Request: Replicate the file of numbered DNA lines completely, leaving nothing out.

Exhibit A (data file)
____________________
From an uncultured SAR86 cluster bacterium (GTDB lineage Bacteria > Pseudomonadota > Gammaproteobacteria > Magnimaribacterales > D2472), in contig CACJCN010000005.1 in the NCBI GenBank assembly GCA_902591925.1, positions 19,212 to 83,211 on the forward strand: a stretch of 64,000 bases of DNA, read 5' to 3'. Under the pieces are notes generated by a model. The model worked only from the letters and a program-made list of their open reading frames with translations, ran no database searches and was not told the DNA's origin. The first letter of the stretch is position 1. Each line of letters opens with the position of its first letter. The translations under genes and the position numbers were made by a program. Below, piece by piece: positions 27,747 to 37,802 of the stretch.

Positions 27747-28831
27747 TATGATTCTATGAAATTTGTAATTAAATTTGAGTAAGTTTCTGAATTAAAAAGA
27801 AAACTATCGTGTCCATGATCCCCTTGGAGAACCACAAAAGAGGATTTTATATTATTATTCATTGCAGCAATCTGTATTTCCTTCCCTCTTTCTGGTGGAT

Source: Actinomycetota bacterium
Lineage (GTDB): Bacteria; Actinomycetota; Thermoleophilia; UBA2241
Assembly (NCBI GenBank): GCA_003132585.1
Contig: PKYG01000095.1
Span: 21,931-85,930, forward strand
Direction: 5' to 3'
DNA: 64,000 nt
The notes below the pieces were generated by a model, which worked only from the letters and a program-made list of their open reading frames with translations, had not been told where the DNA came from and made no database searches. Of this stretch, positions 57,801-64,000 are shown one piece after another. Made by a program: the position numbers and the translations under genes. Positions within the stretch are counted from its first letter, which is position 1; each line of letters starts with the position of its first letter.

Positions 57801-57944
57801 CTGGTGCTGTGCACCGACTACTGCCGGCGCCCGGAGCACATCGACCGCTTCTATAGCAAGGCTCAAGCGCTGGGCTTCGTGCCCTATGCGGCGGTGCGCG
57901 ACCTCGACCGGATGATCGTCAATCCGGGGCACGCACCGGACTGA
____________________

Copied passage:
From an uncultured SAR86 cluster bacterium (GTDB lineage Bacteria > Pseudomonadota > Gammaproteobacteria > Magnimaribacterales > D2472), in contig CACJCN010000005.1 in the NCBI GenBank assembly GCA_902591925.1, positions 19,212 to 83,211 on the forward strand: a stretch of 64,000 bases of DNA, read 5' to 3'. Under the pieces are notes generated by a model. The model worked only from the letters and a program-made list of their open reading frames with translations, ran no database searches and was not told the DNA's origin. The first letter of the stretch is position 1. Each line of letters opens with the position of its first letter. The translations under genes and the position numbers were made by a program. Below, piece by piece: positions 27,747 to 37,802 of the stretch.

Positions 27747-28831
27747 TATGATTCTATGAAATTTGTAATTAAATTTGAGTAAGTTTCTGAATTAAAAAGA
27801 AAACTATCGTGTCCATGATCCCCTTGGAGAACCACAAAAGAGGATTTTATATTATTATTCATTGCAGCAATCTGTATTTCCTTCCCTCTTTCTGGTGGAT

Source: Actinomycetota bacterium
Lineage (GTDB): Bacteria; Actinomycetota; Thermoleophilia; UBA2241
Assembly (NCBI GenBank): GCA_003132585.1
Contig: PKYG01000095.1
Span: 21,931-85,930, forward strand
Direction: 5' to 3'
DNA: 64,000 nt
The notes below the pieces were generated by a model, which worked only from the letters and a program-made list of their open reading frames with translations, had not been told where the DNA came from and made no database searches. Of this stretch, positions 57,801-64,000 are shown one piece after another. Made by a program: the position numbers and the translations under genes. Positions within the stretch are counted from its first letter, which is position 1; each line of letters starts with the position of its first letter.

Positions 57801-57944
57801 CTGGTGCTGTGCACCGACTACTGCCGGCGCCCGGAGCACATCGACCGCTTCTATAGCAAGGCTCAAGCGCTGGGCTTCGTGCCCTATGCGGCGGTGCGCG
57901 ACCTCGACCGGATGATCGTCAATCCGGGGCACGCACCGGACTGA